GoDaddy Wins Oscars Cybersquatting Case

     LOS ANGELES (CN) – The Academy of Motion Picture Arts and Sciences suffered defeat in its cybersquatting case against GoDaddy after a federal judge shot down its $30 million claim against the domain giant.
     During a trial last month, the academy asked federal judge Andre Birotte to award it damages for violation of the Anti-cybersquatting Consumer Protection Act claiming that the world’s largest domain registrar was profiting from a parked-pages program that allowed customers to buy domain names that infringe on academy marks.
     But in a Sept. 10 order, Birotte ruled for GoDaddy and found the Academy had offered no persuasive evidence of a bad-faith intent to profit off of the marks.
     Revenue on GoDaddy’s parked pages – temporary web pages displaying ads – is generated each time a user clicks on advertisements, which include third-party ads by Google and other partners.
     In a ruling that appeared to bode well for the Academy, the federal court previously found on summary judgment that 237 of the domain names were confusingly similar, leaving in play 56 Oscar-related names, including and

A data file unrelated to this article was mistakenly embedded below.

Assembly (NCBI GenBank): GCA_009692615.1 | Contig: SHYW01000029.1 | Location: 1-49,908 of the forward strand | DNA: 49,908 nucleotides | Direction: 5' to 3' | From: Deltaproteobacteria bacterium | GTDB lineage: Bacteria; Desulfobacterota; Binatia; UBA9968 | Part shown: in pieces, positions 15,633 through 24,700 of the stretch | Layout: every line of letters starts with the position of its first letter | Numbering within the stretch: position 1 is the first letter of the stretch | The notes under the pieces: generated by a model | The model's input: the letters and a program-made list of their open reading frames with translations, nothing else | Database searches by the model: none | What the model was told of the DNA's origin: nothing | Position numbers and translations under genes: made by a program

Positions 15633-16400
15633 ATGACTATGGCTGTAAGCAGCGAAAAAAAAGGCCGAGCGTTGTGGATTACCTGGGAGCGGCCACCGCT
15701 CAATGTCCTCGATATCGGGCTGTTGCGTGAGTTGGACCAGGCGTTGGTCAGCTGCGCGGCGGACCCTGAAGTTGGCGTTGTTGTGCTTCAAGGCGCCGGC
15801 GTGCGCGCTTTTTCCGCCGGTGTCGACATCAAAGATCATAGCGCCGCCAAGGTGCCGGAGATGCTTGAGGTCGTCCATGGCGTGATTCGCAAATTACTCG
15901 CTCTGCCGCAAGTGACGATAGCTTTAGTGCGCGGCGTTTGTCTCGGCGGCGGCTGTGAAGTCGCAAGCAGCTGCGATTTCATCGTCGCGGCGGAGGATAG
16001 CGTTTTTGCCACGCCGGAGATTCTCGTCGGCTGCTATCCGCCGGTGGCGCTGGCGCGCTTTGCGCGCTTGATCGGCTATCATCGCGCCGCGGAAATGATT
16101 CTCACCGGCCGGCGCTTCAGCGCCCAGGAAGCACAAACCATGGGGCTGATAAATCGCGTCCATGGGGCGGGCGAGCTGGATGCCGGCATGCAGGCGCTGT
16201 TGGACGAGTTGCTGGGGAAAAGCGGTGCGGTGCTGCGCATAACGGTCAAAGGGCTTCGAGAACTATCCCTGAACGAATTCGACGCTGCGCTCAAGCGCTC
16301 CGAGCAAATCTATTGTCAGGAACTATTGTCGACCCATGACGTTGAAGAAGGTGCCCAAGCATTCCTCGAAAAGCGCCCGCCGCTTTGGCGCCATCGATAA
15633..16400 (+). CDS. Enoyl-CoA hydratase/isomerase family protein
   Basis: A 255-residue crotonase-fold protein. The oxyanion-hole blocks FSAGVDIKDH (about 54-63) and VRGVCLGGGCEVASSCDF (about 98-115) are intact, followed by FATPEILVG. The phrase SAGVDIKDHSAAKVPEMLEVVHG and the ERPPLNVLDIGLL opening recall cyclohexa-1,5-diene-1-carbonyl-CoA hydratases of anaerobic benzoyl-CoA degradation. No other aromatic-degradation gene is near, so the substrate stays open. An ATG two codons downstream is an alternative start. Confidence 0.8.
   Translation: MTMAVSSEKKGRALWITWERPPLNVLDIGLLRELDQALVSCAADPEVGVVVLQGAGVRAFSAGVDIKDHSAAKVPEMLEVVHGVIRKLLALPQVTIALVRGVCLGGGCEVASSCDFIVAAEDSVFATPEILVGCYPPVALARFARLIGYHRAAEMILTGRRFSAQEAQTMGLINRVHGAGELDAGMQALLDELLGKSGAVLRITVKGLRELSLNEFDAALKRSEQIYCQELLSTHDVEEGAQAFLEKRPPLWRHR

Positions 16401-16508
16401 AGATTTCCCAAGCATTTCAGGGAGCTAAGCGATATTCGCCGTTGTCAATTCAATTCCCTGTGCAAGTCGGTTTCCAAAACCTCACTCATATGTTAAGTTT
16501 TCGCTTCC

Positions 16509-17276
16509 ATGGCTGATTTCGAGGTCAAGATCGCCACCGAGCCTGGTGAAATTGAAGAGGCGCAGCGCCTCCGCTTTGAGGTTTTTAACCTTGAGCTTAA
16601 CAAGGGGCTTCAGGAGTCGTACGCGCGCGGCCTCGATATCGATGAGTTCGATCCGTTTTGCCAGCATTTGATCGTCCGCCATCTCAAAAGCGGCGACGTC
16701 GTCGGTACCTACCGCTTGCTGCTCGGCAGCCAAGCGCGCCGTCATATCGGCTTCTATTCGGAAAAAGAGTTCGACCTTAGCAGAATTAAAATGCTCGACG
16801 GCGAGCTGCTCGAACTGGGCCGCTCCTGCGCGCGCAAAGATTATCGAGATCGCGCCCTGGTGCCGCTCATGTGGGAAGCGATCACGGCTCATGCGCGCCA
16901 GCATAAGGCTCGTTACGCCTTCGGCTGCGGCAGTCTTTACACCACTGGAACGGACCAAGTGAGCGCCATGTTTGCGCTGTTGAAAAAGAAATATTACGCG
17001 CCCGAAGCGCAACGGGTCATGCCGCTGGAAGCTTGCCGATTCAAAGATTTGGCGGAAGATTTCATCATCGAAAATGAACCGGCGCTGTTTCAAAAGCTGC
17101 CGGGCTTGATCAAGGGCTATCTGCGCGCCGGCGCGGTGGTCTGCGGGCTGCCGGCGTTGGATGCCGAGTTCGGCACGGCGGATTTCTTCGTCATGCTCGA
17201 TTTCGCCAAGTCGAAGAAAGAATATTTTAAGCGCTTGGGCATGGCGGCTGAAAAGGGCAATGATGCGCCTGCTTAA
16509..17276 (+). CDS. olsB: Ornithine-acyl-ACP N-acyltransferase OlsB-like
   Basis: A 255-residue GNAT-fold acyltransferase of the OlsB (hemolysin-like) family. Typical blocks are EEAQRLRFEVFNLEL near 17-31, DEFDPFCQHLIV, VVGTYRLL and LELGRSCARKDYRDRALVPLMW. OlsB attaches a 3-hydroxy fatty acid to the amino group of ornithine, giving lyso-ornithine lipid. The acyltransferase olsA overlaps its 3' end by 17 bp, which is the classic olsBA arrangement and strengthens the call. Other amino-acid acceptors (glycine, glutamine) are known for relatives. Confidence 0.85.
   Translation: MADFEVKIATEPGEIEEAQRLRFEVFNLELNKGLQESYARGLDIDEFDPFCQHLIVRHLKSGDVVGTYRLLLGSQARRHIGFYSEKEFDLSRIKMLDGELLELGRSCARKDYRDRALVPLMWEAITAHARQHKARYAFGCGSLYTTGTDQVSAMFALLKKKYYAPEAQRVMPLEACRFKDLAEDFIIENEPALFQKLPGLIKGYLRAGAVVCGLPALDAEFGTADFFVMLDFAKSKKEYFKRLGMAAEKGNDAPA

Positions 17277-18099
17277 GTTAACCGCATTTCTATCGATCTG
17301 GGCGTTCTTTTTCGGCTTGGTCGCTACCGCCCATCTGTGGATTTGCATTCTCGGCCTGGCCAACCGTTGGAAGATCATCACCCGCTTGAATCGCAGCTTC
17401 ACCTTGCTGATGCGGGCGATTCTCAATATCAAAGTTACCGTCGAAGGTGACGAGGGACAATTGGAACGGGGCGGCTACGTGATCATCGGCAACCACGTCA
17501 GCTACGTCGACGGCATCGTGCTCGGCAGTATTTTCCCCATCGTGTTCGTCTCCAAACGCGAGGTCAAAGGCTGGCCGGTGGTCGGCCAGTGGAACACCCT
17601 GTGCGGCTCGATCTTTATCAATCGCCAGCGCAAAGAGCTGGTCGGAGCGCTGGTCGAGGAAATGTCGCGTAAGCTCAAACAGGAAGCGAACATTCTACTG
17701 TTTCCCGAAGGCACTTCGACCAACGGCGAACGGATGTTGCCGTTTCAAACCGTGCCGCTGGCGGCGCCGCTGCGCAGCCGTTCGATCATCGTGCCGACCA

Perhaps the best evidence that GoDaddy did not intend to profit from the marks came in the form of financial statements related to the 293 domains, which according to court records represented 0.0005 percent of GoDaddy’s 60 million domain registrations.
     Birotte said that GoDaddy had shown that it generated a paltry $1 in revenue from Google for pop-under ads – advertisements that appear in a new window after a web browser is closed.
     GoDaddy received no ad revenue from Google at all for 221 of the domains and a little over $100 for the remaining 72. The most that any domain made was $13.67, according to Birotte’s ruling.
     “GoDaddy earned less than $400 in revenue from any of the accused domains,” Birotte added. “If GoDaddy intended to profit from any of the AMPAS marks contained in the accused domains, GoDaddy would have made specific efforts to drive relevant traffic to each of them. It did not do so.”
     GoDaddy will submit a proposed judgment this week, while Birotte gave the academy until Sept. 25 to file any objections to the domain registrar’s proposed judgment.

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